Being biographies of boats in the club and notes on their owners and how they came to sailing.

Legato — Jim Richardson

I  have owned Legato for 4 years, prior to that I sailed a 17 ft  day sailor and I am still sailing canoes.  I belong to the Wooden Canoe Heritage Association restoring wood and canvas canoes.  I have 2 canoes that I sail, one is a 17 ft Old Town Otca built in 1936 and the other is an Old Town Guide 16 ft built in 1952.

Legato is a Luders 33, built in 1968 and her hull number is 34.  There were 107 of these built between 1966 and 1974.  She was designed by Bill Luders and built in the Catskills of NY. by Allied Boat Builders.

Legato is 33 ft over all and a water length of 24ft.  She displaces 13000 pounds, carries 524 square ft. of main sail with a beam of 10 ft. and drafts 5 feet.  The 4 cylinder  gas engine is original and made by Palmer who was the marine division of International Harvester.  Legato has a full keel and has absolutely no interest in reversing in a straight line.

The Luders 33 has some literary history in that a book was written about a 16 year old young man and his Luders 33 sailing around the world.  The book is titled Dove which happens to be the name of his boat,and is presently in a marina in Hawaii.   The author and sailor is Robin Lee Ghram.  It’s a great easy read if you have a chance.


Puff – Mike Sinclair

I have the J24 “Puff” , the little white boat with green, snorting dragons on the sides out D Dock. The J24 was designed in 1977 by Rod Johnstone and was the foundation of the J-Boat line. (Glern vanOtteran has a J92, Paradox.) It is 24 ft LOA, 20 ft. LWL and very fat, 8ft 6, giving it high beam/length ratio of 35. It’s light, 3,100 lbs, with 700 lbs in the keel. So you’d think it would have to heel over to get stability, but it sails quickest if you keep it flat, which requires a bit of active sailing. There are about 5,500 J24s, making it the most popular one design racing keel boat ever, although it’s now outdated. Puff was one of the first, 1978, and would need the keel reshaped to be seriously competitive.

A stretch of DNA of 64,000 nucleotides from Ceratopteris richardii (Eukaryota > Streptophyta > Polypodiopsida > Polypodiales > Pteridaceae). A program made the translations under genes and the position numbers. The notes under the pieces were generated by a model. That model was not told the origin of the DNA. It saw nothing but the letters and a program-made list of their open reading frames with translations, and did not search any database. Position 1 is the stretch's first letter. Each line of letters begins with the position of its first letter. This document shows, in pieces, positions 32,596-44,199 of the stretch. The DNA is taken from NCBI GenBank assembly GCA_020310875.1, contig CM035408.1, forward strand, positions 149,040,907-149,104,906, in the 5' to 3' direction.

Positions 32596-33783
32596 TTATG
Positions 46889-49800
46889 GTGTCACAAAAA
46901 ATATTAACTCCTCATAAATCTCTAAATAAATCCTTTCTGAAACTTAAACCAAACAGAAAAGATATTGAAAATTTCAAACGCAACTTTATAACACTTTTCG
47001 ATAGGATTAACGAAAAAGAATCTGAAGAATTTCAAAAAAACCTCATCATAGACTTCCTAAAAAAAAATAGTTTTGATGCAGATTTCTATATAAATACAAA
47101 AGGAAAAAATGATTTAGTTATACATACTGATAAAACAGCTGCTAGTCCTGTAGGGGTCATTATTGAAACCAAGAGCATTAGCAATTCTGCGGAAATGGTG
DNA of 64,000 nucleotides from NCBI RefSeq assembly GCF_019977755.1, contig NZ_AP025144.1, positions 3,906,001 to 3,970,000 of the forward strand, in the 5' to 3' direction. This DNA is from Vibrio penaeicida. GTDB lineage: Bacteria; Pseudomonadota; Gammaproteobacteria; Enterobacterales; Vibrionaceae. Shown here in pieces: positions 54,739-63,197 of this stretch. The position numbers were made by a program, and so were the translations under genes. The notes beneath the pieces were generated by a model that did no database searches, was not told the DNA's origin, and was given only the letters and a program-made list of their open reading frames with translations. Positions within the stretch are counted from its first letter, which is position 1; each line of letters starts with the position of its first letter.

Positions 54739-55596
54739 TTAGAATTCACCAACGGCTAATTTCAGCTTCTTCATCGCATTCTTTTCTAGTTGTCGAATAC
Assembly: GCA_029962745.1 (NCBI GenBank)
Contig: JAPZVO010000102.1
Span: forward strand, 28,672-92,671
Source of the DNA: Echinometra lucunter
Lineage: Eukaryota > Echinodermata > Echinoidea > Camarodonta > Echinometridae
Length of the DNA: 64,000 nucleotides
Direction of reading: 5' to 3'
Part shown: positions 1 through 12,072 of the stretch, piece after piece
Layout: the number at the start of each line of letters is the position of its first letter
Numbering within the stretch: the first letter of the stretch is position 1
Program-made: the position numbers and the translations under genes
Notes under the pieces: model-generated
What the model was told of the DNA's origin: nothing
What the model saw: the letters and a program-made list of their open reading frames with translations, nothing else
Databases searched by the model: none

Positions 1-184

How’d I come by it? I’m from New Zealand, where sailing was very accessible and popular. Like most kids I started in the P Class, an enclosed 7 footer, and later crewed on other kids’ bigger, hotter boats. During my teens, when serious sailors become seriously good, I went surfing, and didn’t really get back to sailing until my mid twenties in Wellington, the windiest city in the world, when I got into International Moths. For a grad student that was expensive. So I crewed on an ocean racer for a couple of years before following a girl, my wife Karen, to the United States. Here, years later, I got into Lasers, and sailed three seasons with a friend on a Flying Dutchman. (Light winds in southern Indiana, so my being too light didn’t hurt much.) When we came up here 10 years ago I figured it was time to get an adult boat, one with lead underneath, and the J24 seemed a good transition. I love it.